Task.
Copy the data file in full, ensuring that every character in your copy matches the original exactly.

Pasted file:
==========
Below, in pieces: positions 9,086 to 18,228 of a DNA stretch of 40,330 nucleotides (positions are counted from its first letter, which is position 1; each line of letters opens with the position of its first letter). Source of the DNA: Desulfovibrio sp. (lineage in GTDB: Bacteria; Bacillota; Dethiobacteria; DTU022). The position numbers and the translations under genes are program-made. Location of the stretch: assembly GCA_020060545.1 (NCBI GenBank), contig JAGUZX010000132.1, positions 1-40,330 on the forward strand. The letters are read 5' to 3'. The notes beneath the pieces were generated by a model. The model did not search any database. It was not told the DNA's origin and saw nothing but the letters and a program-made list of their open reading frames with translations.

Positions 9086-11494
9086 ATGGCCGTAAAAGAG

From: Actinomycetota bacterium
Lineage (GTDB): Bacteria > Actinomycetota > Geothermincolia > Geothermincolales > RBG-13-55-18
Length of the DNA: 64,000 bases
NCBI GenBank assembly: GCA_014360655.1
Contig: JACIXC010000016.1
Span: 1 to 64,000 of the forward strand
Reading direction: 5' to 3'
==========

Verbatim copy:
Below, in pieces: positions 9,086 to 18,228 of a DNA stretch of 40,330 nucleotides (positions are counted from its first letter, which is position 1; each line of letters opens with the position of its first letter). Source of the DNA: Desulfovibrio sp. (lineage in GTDB: Bacteria; Bacillota; Dethiobacteria; DTU022). The position numbers and the translations under genes are program-made. Location of the stretch: assembly GCA_020060545.1 (NCBI GenBank), contig JAGUZX010000132.1, positions 1-40,330 on the forward strand. The letters are read 5' to 3'. The notes beneath the pieces were generated by a model. The model did not search any database. It was not told the DNA's origin and saw nothing but the letters and a program-made list of their open reading frames with translations.

Positions 9086-11494
9086 ATGGCCGTAAAAGAG

From: Actinomycetota bacterium
Lineage (GTDB): Bacteria > Actinomycetota > Geothermincolia > Geothermincolales > RBG-13-55-18
Length of the DNA: 64,000 bases
NCBI GenBank assembly: GCA_014360655.1
Contig: JACIXC010000016.1
Span: 1 to 64,000 of the forward strand
Reading direction: 5' to 3'